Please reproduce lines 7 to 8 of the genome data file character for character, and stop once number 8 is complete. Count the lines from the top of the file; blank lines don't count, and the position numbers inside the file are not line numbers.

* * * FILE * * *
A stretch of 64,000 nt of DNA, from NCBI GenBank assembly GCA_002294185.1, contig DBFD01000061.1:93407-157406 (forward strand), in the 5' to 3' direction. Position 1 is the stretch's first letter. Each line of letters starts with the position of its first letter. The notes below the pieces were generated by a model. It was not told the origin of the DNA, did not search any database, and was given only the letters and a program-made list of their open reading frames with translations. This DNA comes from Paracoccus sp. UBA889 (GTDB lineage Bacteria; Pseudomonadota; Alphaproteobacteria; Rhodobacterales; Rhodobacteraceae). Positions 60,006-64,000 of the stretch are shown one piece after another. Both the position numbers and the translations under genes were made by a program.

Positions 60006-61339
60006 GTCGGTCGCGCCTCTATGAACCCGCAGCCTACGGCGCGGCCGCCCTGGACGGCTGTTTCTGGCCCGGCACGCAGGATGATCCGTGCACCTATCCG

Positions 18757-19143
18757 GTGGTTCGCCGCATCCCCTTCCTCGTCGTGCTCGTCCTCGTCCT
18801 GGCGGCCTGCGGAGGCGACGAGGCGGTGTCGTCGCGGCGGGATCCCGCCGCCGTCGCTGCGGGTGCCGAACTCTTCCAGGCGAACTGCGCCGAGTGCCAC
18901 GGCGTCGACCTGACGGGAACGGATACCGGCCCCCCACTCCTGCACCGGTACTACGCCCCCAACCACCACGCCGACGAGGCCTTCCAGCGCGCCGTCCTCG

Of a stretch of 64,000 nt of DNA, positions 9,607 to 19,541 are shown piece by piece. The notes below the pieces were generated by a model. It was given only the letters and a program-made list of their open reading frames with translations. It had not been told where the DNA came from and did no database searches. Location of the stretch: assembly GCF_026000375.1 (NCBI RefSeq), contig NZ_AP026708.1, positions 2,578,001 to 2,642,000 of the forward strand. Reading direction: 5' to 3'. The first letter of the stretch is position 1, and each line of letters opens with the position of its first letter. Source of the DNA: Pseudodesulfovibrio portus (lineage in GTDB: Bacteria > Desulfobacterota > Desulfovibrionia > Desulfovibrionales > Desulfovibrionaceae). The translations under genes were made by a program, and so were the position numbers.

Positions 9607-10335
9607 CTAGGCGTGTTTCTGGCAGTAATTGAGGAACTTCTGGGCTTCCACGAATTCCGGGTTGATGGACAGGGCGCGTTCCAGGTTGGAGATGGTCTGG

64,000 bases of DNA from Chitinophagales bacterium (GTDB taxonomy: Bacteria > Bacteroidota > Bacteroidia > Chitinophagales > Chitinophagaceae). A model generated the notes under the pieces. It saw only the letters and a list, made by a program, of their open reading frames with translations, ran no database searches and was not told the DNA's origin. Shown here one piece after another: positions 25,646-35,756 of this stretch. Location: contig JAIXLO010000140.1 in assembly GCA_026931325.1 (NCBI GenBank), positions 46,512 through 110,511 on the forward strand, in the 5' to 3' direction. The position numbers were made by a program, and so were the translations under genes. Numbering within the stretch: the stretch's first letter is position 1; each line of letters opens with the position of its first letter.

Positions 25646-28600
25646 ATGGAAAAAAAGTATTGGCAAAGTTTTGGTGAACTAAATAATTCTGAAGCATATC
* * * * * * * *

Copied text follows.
18901 GGCGTCGACCTGACGGGAACGGATACCGGCCCCCCACTCCTGCACCGGTACTACGCCCCCAACCACCACGCCGACGAGGCCTTCCAGCGCGCCGTCCTCG

Of a stretch of 64,000 nt of DNA, positions 9,607 to 19,541 are shown piece by piece. The notes below the pieces were generated by a model. It was given only the letters and a program-made list of their open reading frames with translations. It had not been told where the DNA came from and did no database searches. Location of the stretch: assembly GCF_026000375.1 (NCBI RefSeq), contig NZ_AP026708.1, positions 2,578,001 to 2,642,000 of the forward strand. Reading direction: 5' to 3'. The first letter of the stretch is position 1, and each line of letters opens with the position of its first letter. Source of the DNA: Pseudodesulfovibrio portus (lineage in GTDB: Bacteria > Desulfobacterota > Desulfovibrionia > Desulfovibrionales > Desulfovibrionaceae). The translations under genes were made by a program, and so were the position numbers.